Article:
It was the week between Christmas and New Year’s Day in 2017 at Fred Hutchinson Cancer Research Center, and like many of the other postdoctoral research fellows, Dr. Kristin Anderson was still there, hard at work.
On a break she walked past a tall, wiry man sitting by the coffee bar. He looked up through a pair of black-framed glasses and asked her, “Excuse me, are you a researcher?”
He was Seattle biotech writer Luke Timmerman, publisher of The Timmerman Report, and he was eager to meet the kind of people who worked such hours, people he was hoping to support. He was looking for stories that could help him explain to potential donors why he was planning to summit Mount Everest, about five months from that day, to raise money for Fred Hutch.
Seattle Cancer Summit
Join Luke Timmerman at Fred Hutch in Seattle for a conversation with leading scientists, entrepreneurs and investors.
Friday, May 10
Pelton Auditorium, Weintraub Building
Reluctant at first to chat, Anderson was soon regaling him about her work on ways to harness the human immune system against ovarian cancer. She even gave him a tour of the lab, where he met the technicians who were also at work between the holidays, in search of cures. Diagnosed at the age of 28 with triple-negative breast cancer, she credits targeted therapy for saving her life. Anderson called her work in the immunotherapy laboratory of Dr. Phil Greenberg another way to “pay it forward.”
“As a recipient of philanthropic donations, one of the things I’ve learned is that donors know we need to take risks. They care about what we are doing, and they want success. Two of the three papers I’m writing right now would not have happened without their help,” Anderson said.
A year and a half after that chance meeting in the coffee bar, having reached the summit of Mount Everest — and having raised more than $339,000 for the Hutch’s Climb to Fight Cancer — Timmerman is ready for more. Much more.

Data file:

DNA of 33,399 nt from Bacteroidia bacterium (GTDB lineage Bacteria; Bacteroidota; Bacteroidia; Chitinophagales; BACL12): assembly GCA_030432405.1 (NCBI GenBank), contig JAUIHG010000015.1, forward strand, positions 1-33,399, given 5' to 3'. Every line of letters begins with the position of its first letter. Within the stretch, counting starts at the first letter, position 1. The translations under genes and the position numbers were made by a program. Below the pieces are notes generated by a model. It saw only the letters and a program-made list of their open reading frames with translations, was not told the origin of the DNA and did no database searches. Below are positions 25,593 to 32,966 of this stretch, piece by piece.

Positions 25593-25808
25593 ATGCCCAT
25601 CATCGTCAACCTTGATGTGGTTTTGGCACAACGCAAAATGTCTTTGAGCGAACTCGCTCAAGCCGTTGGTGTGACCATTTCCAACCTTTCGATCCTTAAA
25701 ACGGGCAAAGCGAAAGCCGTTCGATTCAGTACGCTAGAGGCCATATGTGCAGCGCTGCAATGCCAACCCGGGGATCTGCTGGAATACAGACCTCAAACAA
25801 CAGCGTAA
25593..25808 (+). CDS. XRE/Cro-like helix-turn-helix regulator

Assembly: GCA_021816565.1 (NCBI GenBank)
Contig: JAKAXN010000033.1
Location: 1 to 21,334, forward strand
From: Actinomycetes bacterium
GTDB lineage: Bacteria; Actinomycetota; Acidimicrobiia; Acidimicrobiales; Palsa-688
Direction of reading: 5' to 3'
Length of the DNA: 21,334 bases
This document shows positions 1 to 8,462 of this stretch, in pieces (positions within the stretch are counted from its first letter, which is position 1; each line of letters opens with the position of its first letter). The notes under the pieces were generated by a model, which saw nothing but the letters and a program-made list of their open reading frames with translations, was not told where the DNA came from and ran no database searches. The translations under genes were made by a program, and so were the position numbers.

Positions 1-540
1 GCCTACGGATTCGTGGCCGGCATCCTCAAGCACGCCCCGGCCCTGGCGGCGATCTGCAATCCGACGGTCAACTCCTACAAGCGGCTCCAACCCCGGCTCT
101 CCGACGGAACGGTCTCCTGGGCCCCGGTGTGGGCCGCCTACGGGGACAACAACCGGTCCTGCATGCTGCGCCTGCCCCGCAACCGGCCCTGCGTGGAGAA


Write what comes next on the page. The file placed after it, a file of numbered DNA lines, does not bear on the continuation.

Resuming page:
This July, he will lead a Climb to Fight Cancer expedition team of 28 biotech executives, investors and scientists to the snowcapped summit of fabled Mount Kilimanjaro — at 19,340 feet, the highest peak in Africa and one of the Seven Summits, comprising the tallest mountains of every continent.
Already, Timmerman and his band of money-raising mountaineers have gathered donations totaling more than $1 million. Timmerman believes his team can reach its goal to raise more than $1.3 million by their July 17 departure date.
“My view of hiking is to bring a bunch of water, trail mix and candy to the Cascades. Hike to the top, go back to the bottom. Celebrate with a burger,” she said. “This is different.”
As the designated Fred Hutch scientist for the Kilimanjaro expedition, Anderson will lend her expertise to the team, and she also has her own fundraising page. Until the trip comes, however, she will still be concentrating on her work in the lab while trying to squeeze in some training for the seven-day trek.
“There are some people on the team doing intensive training, which is sort of intimidating, because I just do not have the time,” Anderson said.
Nevertheless, she is increasing the stair climbing, the stationary bicycle workouts, and the weekend hikes with her three kids, her husband (Fred Hutch researcher Dr. Justin Taylor) and friends. She’s confident she will be fit for the climb and looks forward to it.
“Part of my job is to think a lot,” Anderson said. “On a treadmill, out in open space or just walking with people who want to talk about science can be an inspiration.”
During the adventure, she will be talking about cancer science with a knowledgeable audience. Her own research centers on boosting the immune response of T cells against solid tumors, which have been harder to treat with these targeted approaches than blood cancers. She is particularly interested in two cancer-related proteins, WT1 and mesothelin, which are overproduced in certain tumors and might serve as targets for genetically engineered T-cells in ovarian, pancreatic and lung cancers.